7. I’m waiting for Chris to tell us that fossil fuels only “seem” cheaper because externalities are never counted.

    • In reality, the externalities are almost entirely positive.
      The tiny bit of warming caused by CO2 is good.
      Plus the greening of the planet is very good.

  8. Not a major player in Oz generation – only operate two gas fired peaking generators – one in SE Qld(diesel too) other north of Perth.
    http://www.ermpower.com.au/about-us/generation/
    5 year share price shows a battler –
    https://au.finance.yahoo.com/echarts?s=EPW.AX#symbol=EPW.AX;range=1y
    They would have to be buying wholesale power from coal fired stations to supply customers.
    Wholesale rates are rising as the worst emitting coal fired stations are closed. Our grid is sleepwalking towards a more unstable future with more erratic and higher power prices.

  9. “an investment in a growing industry is money better spent than a financial penalty that has no return.”

    Whether those funds provide a meaningful return will depend on what the Clean Energy Regulator will do with the proceeds of the penalty. Does it get rebated to customers, or will the Regulator throw it away on “investment” in a growing green sinkhole?

    • I guess those regulators are p!ssed off because they won’t get to chose what will be done with it. Politicians will, instead.

  10. These green certificates sound a lot like indulgences. Many people have noted the similarity between CAGW and religion. I’m mildly surprised that nobody has been burned at the stake yet, although there have been many martyrs, Saint Judith being the latest.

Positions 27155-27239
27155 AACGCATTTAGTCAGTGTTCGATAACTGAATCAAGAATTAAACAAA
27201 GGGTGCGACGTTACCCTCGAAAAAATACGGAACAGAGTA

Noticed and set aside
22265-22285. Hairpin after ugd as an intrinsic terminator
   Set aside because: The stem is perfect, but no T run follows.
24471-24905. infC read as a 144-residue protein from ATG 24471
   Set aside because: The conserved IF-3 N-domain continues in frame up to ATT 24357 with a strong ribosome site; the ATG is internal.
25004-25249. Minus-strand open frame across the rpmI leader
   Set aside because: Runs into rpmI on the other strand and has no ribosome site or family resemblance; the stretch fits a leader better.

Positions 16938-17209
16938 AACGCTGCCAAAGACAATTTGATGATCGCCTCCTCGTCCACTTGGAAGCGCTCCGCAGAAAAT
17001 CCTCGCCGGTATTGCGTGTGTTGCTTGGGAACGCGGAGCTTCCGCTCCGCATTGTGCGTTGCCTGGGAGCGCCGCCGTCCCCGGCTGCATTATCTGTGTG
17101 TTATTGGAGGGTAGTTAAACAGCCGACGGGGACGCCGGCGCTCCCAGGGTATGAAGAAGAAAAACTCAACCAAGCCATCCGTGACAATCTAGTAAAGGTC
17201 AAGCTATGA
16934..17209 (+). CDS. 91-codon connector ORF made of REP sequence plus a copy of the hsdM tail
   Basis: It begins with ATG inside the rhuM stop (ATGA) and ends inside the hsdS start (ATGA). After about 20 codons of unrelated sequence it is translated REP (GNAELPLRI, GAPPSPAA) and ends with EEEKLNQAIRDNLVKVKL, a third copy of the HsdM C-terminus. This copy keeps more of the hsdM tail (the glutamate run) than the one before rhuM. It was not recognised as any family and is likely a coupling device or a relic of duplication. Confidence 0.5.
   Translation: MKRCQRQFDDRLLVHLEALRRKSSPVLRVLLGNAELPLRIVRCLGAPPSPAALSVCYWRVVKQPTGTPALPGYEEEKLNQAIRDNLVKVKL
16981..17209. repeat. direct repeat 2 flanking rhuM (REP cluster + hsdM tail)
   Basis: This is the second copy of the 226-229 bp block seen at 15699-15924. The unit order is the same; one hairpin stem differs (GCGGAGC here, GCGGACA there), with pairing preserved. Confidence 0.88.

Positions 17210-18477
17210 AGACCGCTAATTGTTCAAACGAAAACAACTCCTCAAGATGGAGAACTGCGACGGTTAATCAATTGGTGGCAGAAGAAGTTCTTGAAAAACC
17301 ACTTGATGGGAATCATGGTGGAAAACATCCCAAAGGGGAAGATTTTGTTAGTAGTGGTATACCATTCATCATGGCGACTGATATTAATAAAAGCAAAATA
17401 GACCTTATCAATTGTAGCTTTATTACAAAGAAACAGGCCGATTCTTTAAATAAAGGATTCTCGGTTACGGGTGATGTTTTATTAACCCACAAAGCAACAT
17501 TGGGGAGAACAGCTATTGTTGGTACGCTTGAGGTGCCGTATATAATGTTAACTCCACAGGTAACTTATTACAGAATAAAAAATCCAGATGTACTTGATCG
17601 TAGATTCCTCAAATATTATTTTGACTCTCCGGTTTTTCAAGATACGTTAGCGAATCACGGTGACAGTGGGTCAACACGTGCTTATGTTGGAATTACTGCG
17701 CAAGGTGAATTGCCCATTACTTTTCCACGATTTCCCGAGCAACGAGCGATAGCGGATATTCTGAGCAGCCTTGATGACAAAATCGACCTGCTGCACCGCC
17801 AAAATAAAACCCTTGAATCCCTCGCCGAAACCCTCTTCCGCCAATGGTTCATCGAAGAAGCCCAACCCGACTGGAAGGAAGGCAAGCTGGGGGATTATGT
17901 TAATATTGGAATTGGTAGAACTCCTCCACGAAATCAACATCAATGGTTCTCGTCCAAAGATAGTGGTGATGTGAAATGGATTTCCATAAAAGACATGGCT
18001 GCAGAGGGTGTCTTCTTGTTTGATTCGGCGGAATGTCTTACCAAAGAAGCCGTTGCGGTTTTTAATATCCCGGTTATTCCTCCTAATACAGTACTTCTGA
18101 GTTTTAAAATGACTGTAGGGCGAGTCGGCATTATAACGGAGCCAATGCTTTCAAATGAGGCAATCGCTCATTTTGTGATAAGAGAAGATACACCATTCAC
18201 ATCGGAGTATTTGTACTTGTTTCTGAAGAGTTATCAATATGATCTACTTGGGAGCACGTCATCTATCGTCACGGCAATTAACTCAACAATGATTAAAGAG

• Difference are, indulgences were one way to the top, a part of the money was used to make a few great things (St. Peter’s Basilica for instance) and you had a choice to buy them or not.
      green certificates are closed loop, used only for dumb things, and you have no choice to buy them, you get fined if you don’t.

  11. There may be more to this than at first obvious. From Fin Review:
    “But Citigroup analyst Michael Dargue told clients ERM was “taking a position on the outlook for LGC prices”.

    “With EPW [ERM Power] paying the penalty rate (i.e. the maximum possible) in FY17, any reduction in LGC prices over the next three years allows EPW to benefit,” he said.

    At the same time, Mr Dargue took ERM to task for “clear omissions” in its previous profit guidance and said the impact of accounting for the penalty fee is constitutes in effect a “very material profit downgrade”.”

    The law allows ERM to get its money back by tendering the certificates at any time in the next three years. Basically ERM buys an option, redeemable if the $90 price falls.

    • I still wonder: why would anyone buy a certificate at higher price than the fine? Or: how the price got higher than the fine?

    • The law allows ERM to get its money back by tendering the certificates at any time in the next three years. Basically ERM buys an option, redeemable if the $90 price falls.

      Sounds like the managers of ERM are a lot smarter than the people who wrote the law.

      • “Sounds like the managers of ERM are a lot smarter than the people who wrote the law”
        It may have been intended. It would smooth fluctuations, and put a ceiling on spikes due to shortage.

      • It may have been intended. It would smooth fluctuations, and put a ceiling on spikes due to shortage.

        If it was intended, why is the regulator’s chair, Chloe Munro, whinging about “the spirit of the law and an undermining of the objectives of the scheme”?

        By the way do you have any evidence that it was intended, Nick, or are you just speculating and trying to put a positive spin on the situation?

      • Despite what is said here, the RET in Australia is a well regarded scheme. It was introduced by Rudd, but has survived through changes of government, including Abbott and Turnbull, with minimal changes. To be acceptable, it has to not pose excessive risk to the retailers, so I think a cap on their liability is essential. I think Chloe is just engaging in routine jaw-boning.